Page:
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    1. Yes, still a thing. It appears on bottles of White Shield, for example.

      And less than a year ago, CAMRA collaborated with Marston's to create an own-brand BCA for Tesco. It seems to have tanked and has now disappeared from their shelves. I did try a few (some when "reduced to clear") but wasn't particularly impressed.

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  5. In fairness, CAMRA's anti-market pro-pub position isn't really new is it? They're a pressure group. That's the point. If the market was delivering what their members wanted, they would never have formed. Like cookie says, they've just cleaned up their act a bit.

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  6. "What's Brewing, with a circulation more than that of the Guardian". Er, not really.

    The Grauniad has a circulation of 50 million copies a year. What's Brewing, around 2 million but presumably advertisers are only too aware that most CAMRA members are regular supermarket shoppers.

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    1. I was referring to the print run of each individual issue. OK, the Guardian may still be a bit more, but they're in the same ballpark ;-)

      The current edition of What's Brewing doesn't in fact have any beer ads whatsoever. There are a few in BEER, but ads for "selling your timeshare", over-50s life cover and "luxurious moleskin trousers" gave a clue as to the reader demographic.

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    2. I haven't seen a What's Brewing for ages, since I decided not to renew my membership. I'm truly surprised there's no beer advertising!

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    3. What's more beard, moleskin trou or millets trou?

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    4. Moleskin trousers are more for the sophisticated gentleman beardie.

      Has that phone of yours developed a mind of its own again, Cookie?

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    5. I see Mudgie as a moleskin trouser wearer actually.

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    6. The moleskin is a fine trouser for a gentleman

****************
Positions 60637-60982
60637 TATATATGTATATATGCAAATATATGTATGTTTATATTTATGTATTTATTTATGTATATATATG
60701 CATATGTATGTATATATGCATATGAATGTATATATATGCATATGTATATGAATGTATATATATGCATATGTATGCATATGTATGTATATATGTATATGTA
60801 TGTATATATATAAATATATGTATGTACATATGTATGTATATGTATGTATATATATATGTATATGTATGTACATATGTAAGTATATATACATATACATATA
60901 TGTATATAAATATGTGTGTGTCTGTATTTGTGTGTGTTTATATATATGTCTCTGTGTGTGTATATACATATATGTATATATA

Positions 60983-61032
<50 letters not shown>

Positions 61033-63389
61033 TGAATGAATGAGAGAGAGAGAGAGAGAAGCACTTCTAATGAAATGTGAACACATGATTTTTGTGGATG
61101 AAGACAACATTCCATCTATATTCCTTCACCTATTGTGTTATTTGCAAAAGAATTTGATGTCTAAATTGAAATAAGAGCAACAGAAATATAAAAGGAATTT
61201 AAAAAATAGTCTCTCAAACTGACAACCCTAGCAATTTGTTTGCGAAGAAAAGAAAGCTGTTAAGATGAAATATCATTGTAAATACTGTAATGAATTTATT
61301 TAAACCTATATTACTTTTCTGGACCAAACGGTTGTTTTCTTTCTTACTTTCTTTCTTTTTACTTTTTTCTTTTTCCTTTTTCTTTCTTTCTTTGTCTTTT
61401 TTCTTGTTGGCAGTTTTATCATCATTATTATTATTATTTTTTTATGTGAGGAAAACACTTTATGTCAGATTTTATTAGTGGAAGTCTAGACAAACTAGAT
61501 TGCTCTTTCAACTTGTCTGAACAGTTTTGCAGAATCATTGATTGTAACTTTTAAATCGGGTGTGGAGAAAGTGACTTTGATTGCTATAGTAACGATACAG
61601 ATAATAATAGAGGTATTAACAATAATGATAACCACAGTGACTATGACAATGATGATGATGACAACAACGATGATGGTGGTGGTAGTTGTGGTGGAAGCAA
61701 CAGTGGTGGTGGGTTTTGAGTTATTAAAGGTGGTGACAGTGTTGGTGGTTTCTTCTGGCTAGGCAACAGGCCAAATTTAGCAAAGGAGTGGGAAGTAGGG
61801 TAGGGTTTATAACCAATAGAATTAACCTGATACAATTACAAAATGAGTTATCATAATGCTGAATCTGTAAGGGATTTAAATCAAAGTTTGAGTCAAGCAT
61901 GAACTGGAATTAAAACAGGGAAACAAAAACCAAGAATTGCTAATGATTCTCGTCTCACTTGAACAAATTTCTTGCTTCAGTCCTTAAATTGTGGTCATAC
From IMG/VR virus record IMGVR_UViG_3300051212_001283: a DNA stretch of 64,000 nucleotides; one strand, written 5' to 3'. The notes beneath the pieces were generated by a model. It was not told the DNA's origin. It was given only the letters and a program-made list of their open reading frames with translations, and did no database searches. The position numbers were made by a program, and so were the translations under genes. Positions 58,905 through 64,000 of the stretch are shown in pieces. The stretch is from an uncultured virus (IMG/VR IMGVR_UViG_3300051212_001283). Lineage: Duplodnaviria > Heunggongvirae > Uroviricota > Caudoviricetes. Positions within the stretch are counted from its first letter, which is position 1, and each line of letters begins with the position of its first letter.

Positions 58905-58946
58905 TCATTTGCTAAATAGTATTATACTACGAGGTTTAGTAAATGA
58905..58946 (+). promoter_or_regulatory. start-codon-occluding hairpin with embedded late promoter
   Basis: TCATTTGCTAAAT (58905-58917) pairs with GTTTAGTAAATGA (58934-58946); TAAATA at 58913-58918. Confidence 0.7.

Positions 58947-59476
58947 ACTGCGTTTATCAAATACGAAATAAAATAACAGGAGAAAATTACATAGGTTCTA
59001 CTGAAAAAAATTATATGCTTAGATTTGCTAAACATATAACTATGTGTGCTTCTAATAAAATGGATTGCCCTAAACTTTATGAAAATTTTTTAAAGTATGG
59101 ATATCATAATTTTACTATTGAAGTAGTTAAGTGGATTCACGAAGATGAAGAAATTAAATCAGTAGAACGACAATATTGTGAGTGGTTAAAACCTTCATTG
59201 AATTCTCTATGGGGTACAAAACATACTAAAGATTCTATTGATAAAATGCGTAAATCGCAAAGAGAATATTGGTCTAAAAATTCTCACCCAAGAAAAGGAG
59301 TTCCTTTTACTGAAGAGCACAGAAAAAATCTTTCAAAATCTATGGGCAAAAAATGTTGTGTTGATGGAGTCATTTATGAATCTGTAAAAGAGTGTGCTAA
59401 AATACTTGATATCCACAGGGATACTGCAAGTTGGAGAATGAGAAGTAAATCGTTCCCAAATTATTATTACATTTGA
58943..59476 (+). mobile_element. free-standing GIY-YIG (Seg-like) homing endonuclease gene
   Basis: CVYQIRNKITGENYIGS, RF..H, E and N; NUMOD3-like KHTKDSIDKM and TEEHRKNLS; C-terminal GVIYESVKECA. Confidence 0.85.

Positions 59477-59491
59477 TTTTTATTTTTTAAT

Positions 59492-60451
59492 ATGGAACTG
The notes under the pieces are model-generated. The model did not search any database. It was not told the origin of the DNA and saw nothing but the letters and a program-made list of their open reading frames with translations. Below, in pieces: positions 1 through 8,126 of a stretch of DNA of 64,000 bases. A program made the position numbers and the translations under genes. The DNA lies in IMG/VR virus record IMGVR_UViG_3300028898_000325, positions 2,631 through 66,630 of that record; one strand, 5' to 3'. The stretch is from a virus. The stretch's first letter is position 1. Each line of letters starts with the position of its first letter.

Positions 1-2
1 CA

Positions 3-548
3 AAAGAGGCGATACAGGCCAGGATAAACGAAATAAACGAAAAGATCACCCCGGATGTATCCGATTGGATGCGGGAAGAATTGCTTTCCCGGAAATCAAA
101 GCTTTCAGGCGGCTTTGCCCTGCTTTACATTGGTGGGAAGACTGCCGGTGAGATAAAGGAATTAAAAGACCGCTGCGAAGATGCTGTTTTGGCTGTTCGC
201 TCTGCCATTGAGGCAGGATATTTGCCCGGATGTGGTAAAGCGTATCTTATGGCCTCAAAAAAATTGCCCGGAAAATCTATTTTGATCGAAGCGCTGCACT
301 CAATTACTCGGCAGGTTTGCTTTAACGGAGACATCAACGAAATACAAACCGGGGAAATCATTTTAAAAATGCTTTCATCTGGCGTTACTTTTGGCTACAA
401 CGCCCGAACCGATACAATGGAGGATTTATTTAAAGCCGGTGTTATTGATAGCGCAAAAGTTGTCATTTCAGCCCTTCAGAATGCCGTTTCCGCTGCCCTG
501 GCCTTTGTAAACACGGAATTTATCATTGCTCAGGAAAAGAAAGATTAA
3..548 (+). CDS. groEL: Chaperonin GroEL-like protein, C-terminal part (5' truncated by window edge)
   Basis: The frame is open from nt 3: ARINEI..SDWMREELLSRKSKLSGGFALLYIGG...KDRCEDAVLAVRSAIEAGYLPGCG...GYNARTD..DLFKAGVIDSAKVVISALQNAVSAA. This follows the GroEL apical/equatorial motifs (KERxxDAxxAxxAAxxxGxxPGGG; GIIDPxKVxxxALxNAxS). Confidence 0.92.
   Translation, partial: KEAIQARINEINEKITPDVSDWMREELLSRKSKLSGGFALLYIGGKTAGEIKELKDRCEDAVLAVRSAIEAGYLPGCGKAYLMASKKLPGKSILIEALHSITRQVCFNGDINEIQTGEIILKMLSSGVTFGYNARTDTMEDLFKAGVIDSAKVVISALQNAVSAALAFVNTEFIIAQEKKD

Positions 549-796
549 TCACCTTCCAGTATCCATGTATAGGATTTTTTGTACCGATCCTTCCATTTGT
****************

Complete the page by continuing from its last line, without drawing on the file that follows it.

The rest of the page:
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  7. motions like motion 11 get on the order paper, because it met the criteria set for conference motions, sounds obvious I know but the guidance is published and repeated every year and its surprising still how often motions are submitted which dont meet that guidance at all.

    a motion should only be on one subject, it should create a policy guideline or instruct the NE to do something, it should be a major policy subject, minor policy changes that can be dealt with by a committee or CAMRA are pushed through that process instead, and it shouldnt repeat existing policies unless it explicitly intends to cover policies that are being ignored.

    as for the actual debate on motion 11,it was certainly recognised the motion wording was too vague and that the likes of Booths were an unintended impact by the vagueness of that wording, though the intention of the motion was really to cover the "big 4 chain" supermarkets whose policies towards pricing and expansion impacts directly on pubs and pub going, yet promoting pubs & pub going is a key CAMRA campaign. Its not intended to cover RAIB, or stop people buying bottled beer in supermarkets, its simply if we are becoming more and more a Campaign for pubs, how can we promote or accept sponsorship/adverts from supermarkets who seem to be doing their best against pubs sometimes, it was recognised it would probably not be of impact to the supermarkets, and no its not the whole answer to the pub closures debate, but its possibly a piece of that puzzle.

    there was possibly a degree of weariness creeping in by the time we got to it, it was a very brusing & long weekend, and standing orders had been suspended to try and let us cover all the motions, as things had run over time, and it was certainly suggested or I interpreted it that way, that meant we couldnt remit the motion to get a better set of words, or amend it, you could only vote for or against it, and as such it was carried, not overwhelmingly Id have said,but there were a majority in favour.